Padilla to Talk About Historical Stereotypes of and Counternarratives by U.S. Central Americans in Media

Yajaira Padilla
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Yajaira Padilla

Yale University will host a virtual talk at 5 p.m. CST Wednesday, July 27, with Yajaira Padilla about her new book, From Threatening Guerrillas to Forever Illegals: US Central Americans and the Cultural Politics of Non-Belonging, published in May by the University of Texas Press.

Those interested in attending the free event can register here.

Padilla is a professor of English and Latin American and Latino studies at the U of A, as well as director of the Latin American and Latino Studies Program on campus.

This is Padilla's second book. Her first, Changing Women, Changing Nation: Female Agency, Nationhood, and Identity in Trans-Salvadoran Narratives, was published by SUNY Press in 2012.

Focusing on developments from the 1980s to present day, From Threatening Guerrillas to Forever Illegals examines how our country has historically stereotyped U.S. Central American figures — as "forever illegals," maids, MS-13 gangsters and threatening guerrillas — through popular media and news reports. At the same time, Central Americans have been routinely overlooked as members of the Latinx community.

Leisy J. Abrego, author of Sacrificing Families: Navigating Laws, Labor, and Love Across Borders (Stanford UP), describes From Threatening Guerrillas to Forever Illegals as "an important read for scholars in Central American studies, Latinx studies, visual studies and literary studies."

Maritza E. Cárdenas, author of Constituting Central American-Americans: Transnational Identities and the Politics of Dislocation (Rutgers UP), concurs, writing that Padilla's text is "a pivotal book for the fields of Central American, Latinx and American studies."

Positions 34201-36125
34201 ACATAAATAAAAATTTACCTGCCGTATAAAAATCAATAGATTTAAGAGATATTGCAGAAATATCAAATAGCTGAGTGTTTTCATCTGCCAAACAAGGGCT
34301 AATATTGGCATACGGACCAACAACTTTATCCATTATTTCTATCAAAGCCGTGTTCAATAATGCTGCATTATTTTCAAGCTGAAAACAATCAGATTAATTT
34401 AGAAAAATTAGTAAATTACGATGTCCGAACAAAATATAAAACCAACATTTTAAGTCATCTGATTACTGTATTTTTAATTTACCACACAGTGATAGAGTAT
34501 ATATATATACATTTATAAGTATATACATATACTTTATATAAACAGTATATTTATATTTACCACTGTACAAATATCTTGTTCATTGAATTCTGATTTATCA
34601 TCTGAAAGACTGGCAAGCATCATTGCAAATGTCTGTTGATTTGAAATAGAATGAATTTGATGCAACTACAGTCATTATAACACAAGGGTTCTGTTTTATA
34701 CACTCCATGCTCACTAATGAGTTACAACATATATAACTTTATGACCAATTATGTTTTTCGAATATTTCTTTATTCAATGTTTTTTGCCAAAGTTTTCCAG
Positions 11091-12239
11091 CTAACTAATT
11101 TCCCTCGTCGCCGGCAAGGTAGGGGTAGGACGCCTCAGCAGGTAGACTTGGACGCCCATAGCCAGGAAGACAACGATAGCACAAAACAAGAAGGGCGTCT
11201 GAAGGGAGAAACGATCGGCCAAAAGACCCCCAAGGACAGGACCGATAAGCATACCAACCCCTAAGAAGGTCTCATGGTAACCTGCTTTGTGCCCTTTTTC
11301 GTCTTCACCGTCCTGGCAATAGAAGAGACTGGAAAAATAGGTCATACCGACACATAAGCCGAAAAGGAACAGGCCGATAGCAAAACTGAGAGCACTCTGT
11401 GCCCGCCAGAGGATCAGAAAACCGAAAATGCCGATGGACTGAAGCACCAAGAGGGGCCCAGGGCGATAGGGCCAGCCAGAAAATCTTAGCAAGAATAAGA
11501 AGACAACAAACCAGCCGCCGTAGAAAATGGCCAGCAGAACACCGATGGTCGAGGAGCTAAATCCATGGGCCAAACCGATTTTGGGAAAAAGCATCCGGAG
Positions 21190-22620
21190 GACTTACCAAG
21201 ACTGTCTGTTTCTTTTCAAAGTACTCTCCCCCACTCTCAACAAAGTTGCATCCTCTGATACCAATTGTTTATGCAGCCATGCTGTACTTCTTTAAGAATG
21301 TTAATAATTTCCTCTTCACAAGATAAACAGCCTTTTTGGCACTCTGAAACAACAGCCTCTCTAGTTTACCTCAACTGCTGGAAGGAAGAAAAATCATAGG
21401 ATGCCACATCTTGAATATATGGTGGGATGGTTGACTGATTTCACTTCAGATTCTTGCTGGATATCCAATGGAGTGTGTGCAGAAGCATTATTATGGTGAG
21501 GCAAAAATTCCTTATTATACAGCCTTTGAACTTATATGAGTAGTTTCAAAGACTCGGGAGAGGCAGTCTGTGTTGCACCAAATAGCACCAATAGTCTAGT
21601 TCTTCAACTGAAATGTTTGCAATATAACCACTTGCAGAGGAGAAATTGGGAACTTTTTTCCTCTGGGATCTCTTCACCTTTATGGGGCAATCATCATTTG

book cover of From Guerillas to Forever IllegalsPadilla's book looks closely at trends of seeing and unseeing U.S. Central Americans, resulting in their isolation from other communities, their "non-belonging." However, From Threatening Guerrillas to Forever Illegals also studies the ways in which U.S. Central Americans have resisted being identified as perpetual outcasts, countering such narratives through alternative media forms like street murals and documentary films.

Padilla began researching and writing her book nearly 10 years ago. At that time, she said, she was "primarily interested in looking at the ways in which Central Americans, particularly immigrants, were visible in the U.S. literary and media landscape and what such visibility communicated about this community."

The process of writing From Threatening Guerrillas to Forever Illegals was "gratifying," she said.

"I appreciated the fact that I could write such a book, one that I would have liked to have had growing up as a U.S. Central American and as a university student hoping to better understand my sense of belonging and non-belonging in the U.S.," she said.

However, Padilla added, tackling this topic when she did turned out to be a uniquely difficult exercise in scholarship.

"It was also challenging because the political landscape changed drastically from the time when I first began researching the book to when I finished writing it, which was during a pandemic and while being locked down. I also felt I was writing in 'real-time' as migration from Central America and drastic policies intended to deal with this ongoing phenomenon took center stage in U.S. politics and media in the last years."

Asked what impact she hopes her book will have, Padilla responded, "I hope that U.S. Central Americans/scholars like myself read this book and want to further the conversation started within. I also hope that those who read the book will better understand the nuances that exist among different Latinx communities in the U.S. due to long histories of U.S. foreign policy in Latin America and related discriminatory immigration policies."

Lastly, Padilla said, she hopes that her book's audience "see[s] how connected immigration issues are to questions of racial (in)justice, policing and incarceration, and economic inequity, among others. We tend to discuss the latter as separate issues or as only affecting certain communities, but the history of immigration in the United States and the ongoing issues this process brings to bear are very much linked to other struggles for greater diversity, inclusion and equity."

Padilla will also be speaking on her book at Dartmouth College in August and at the Texas Book Festival in November as part of an author panel focused on immigration/emigration.

Contacts

Leigh Pryor Sparks, assistant director of the Graduate Program in English
Department of English
479-575-5659, lxp04@uark.edu

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